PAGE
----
On April 17, with his father singing, Noah played drums with the Greater Baltimore Church of Christ band at its sister church in Newark, Del., for his first public appearance since his diagnosis.

He hopes to perform at the 5K, as well.

On May 12, Noah had his first drum lesson with McCabe since November. McCabe said Noah doesn't use his illness as an excuse.

"People would have no clue this kid is struggling that much," he said. "It's a testament to his resiliency and his passion for life."


Noah is on a three-year treatment plan. Doctors won't say he's totally cancer-free until that ends, Melanie Kabia said.

The first year is the most intense treatment, followed by two years of maintenance.

Melanie Kabia is hesitant to use the word "remission." At the moment, the lymphoblasts are not being detected in the blood.

"But leukemia can be tricky like that," she said. "It can be hidden. So while they can't visibly see them with the eye, they're fighting any hidden ones there."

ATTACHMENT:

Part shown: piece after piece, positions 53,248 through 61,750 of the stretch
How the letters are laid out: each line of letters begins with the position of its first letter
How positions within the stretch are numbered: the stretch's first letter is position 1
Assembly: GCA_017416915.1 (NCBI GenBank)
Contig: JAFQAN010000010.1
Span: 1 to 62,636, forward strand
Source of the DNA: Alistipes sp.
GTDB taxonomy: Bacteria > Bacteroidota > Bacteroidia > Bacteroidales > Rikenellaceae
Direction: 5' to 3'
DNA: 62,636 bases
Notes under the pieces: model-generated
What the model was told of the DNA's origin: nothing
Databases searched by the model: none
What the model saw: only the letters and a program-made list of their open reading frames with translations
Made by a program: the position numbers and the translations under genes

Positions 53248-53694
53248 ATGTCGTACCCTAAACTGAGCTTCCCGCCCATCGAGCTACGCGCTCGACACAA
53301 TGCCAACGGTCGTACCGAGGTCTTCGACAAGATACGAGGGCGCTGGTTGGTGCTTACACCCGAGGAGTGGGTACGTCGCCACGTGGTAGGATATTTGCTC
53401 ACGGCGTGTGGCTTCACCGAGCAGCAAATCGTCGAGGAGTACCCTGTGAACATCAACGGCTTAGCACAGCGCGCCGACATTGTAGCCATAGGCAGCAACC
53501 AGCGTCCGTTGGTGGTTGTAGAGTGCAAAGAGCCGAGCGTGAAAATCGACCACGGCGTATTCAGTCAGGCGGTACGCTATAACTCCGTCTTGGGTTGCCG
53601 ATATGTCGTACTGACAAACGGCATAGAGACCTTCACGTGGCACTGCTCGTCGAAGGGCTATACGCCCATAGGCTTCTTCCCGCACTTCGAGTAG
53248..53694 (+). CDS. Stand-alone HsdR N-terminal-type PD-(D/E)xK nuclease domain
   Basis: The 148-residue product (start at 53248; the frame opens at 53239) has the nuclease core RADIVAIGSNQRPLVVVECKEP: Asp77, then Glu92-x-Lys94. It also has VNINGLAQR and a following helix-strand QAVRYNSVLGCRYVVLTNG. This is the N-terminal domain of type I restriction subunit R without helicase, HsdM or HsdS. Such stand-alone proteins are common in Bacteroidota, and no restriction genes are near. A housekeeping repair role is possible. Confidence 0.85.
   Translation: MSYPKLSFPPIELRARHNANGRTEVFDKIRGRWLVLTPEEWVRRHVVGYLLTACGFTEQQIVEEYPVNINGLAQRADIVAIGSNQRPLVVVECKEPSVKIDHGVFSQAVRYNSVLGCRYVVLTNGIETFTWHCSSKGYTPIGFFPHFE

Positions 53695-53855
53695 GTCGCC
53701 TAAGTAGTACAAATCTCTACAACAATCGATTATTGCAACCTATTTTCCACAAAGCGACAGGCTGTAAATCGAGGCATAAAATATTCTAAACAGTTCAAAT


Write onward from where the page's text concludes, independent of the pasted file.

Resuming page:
This fall, Noah and his family hope to be able to say "remission" with regularity and return Noah to school. For the time being, a tutor comes to Noah's home to help get him through the first grade.

If he can go back to school, it will mean his body will be able to handle the "petri dish" of germs that schoolchildren may have, she said.


Noah's mother has learned a lot from her 7-year-old son in recent months. Despite a life-changing disease, she's watched him grow and become more outgoing.

"Before, it was like music was his voice," she said. "Now, he's got music and he's really found a voice of his own."

If you go

Watson Hall Montessori 5K run/walk for Noah K. Kabia's Beat Cancer Fund

When: 8 a.m. Saturday, May 21. Registration starts at 7:15 a.m.

Where: Watson Hall Montessori School, 5820 Edmondson Ave., Catonsville, 21228



Call: 443-708-2926

Cost: $20 for the race, $10 for only the after-party

Online sales end May 19, but registration is available in person on the day of the event.